University of Zurich
Structural and functional roles of exosomal nanovesicles in the formation, release and synaptotoxicity of amyloid proteins
Alzheimers disease (AD), the most common neurodegenerative disease, is a serious threat to the autonomy, mobility, and overall functionality of aging persons worldwide. Although the etiology of AD remains incompletely defined, over a decade of investigation increasingly implicates oligomers of the amyloid-ß (Aß) peptide as the primary toxic molecular species responsible for the disease. Several studies support a robust correlation between Aß oligomer concentration and the extent of synaptic loss and severity of cognitive impairment, and Aß oligomers also trigger abnormalities of the microtubule-associated protein tau, which is associated with irreversible neuronal damage. The revised amyloid cascade hypothesis stipulates that when Aß is generated, by ß and ?-secretase cleavage of amyloid precursor protein (APP), the non-toxic Aß monomers rapidly form soluble, toxic Aß oligomers, which are then converted to relatively non-toxic insoluble Aß fibril plaques that are deposited extracellularly. However, much is unknown about the strain of Aß (oligomers, fibrils, post-translationaly modified forms) that is toxic and also the subcellular location, cellular basis of Aß oligomerization and the mechanism of Aß release from cells remains largely unknown. These mechanisms may also explain the characteristic spreading of Aß pathology throughout the brain, and could lead to new therapeutic approaches. Recently we showed that exosomes, endocytically derived nanovesicles, carry Aß peptides out of the cell and to contain the enzymatic machinery required to generate these peptides from APP (1). This suggests that Aß-associated with lipidic vesicles could confer toxicity as well be seeds for amyloid formation. The overarching goal of this proposal it to demonstrate that exosomes are a major way to shuttle amyloids out of the cell, and that exosome-associated amyloids contribute to AD pathology by enhancing formation of Aß aggregates.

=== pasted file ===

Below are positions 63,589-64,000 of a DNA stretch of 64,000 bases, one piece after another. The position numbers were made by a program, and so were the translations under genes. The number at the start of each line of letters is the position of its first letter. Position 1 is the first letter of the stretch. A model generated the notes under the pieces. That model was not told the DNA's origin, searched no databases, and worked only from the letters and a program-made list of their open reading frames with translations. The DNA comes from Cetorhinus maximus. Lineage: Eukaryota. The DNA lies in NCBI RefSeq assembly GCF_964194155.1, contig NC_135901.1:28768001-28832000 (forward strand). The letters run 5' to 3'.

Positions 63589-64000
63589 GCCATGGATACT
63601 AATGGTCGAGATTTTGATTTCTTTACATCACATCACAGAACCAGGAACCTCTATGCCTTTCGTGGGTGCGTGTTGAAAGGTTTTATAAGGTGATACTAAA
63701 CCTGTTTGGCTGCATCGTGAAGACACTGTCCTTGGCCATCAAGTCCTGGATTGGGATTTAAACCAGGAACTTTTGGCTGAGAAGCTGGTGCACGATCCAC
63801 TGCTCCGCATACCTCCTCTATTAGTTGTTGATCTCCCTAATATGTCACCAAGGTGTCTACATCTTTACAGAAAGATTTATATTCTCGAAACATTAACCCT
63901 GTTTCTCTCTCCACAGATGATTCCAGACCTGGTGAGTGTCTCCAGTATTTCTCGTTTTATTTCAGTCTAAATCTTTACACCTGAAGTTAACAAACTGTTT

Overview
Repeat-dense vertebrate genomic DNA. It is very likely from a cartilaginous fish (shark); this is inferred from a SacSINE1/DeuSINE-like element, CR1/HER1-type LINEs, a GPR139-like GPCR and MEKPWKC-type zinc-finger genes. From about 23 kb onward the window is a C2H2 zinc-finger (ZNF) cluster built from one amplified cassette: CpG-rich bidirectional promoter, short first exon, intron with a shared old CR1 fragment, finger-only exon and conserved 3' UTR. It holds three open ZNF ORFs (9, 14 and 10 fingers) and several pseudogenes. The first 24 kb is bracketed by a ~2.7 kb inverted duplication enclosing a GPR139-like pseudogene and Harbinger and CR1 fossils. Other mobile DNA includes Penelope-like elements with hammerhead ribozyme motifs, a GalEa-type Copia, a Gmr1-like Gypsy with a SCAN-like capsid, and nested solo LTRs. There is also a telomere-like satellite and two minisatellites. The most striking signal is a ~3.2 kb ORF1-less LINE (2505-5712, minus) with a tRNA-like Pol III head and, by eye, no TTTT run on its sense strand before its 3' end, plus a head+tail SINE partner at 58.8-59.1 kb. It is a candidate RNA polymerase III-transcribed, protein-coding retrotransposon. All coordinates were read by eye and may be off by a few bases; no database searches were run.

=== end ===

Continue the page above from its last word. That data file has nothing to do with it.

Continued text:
By combining chemical biology tools, biophysical and structural biology, cell biology and neuroscience, we propose to explore the role of the exosomal nanovesicles in the formation of amyloid aggregates, making it a truly interdisciplinary project.
The subcellular mechanisms governing exosomal-Aß biogenesis and secretion will be addressed using immunofluorescence and electron microscopy in concert with a novel fluorescently labeled ?-secretase inhibitor. The proteins involved in exosomal release will be investigated using an RNAi silencing screen and the application of various knock out cell lines. The role of exosomes in nucleating amyloid aggregation will be monitored using in vitro aggregation assays and the pathological consequences of exosomal-Aß will be examined in vivo by assaying plaque propagation after intracerebral injection of exosomal-Aß in AD mouse models, and by examining tau phosphorylation and synaptic functionality after exosomal-Aß treatment. The expected results will clarify the role of exosomes in amyloid pathology propagation and define the rules for exosomal-Aß biogenesis and release from neurons.